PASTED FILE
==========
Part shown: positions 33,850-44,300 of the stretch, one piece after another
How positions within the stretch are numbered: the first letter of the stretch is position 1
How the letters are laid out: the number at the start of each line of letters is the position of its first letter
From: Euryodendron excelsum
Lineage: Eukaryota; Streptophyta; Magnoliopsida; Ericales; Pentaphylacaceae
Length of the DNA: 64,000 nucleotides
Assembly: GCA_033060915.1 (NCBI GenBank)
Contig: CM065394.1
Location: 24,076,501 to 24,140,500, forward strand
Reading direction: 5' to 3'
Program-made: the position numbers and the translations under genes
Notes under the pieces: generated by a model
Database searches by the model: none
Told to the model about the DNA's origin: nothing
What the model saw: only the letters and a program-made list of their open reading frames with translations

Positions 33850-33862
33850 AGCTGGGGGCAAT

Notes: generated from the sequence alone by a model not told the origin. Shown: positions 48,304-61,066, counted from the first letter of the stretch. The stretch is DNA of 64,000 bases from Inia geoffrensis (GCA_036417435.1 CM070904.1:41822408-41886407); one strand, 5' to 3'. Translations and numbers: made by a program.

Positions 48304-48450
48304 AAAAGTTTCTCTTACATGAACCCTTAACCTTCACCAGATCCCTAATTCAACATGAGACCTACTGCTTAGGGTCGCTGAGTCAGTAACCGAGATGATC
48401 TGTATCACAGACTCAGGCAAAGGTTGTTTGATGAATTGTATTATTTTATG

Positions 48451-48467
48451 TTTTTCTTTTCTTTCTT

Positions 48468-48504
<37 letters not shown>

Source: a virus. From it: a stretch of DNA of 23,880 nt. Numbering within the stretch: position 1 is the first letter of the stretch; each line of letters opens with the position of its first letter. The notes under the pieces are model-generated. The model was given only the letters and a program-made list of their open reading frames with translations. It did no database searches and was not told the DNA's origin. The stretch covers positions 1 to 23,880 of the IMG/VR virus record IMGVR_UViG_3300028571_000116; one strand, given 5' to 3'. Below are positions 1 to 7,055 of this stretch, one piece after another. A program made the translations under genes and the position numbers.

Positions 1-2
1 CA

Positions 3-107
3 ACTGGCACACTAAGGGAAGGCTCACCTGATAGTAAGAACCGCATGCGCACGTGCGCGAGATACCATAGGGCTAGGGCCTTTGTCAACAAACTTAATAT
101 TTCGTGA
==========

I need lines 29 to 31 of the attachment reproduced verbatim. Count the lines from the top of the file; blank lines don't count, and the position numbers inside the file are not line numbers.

Positions 3-107
3 ACTGGCACACTAAGGGAAGGCTCACCTGATAGTAAGAACCGCATGCGCACGTGCGCGAGATACCATAGGGCTAGGGCCTTTGTCAACAAACTTAATAT
101 TTCGTGA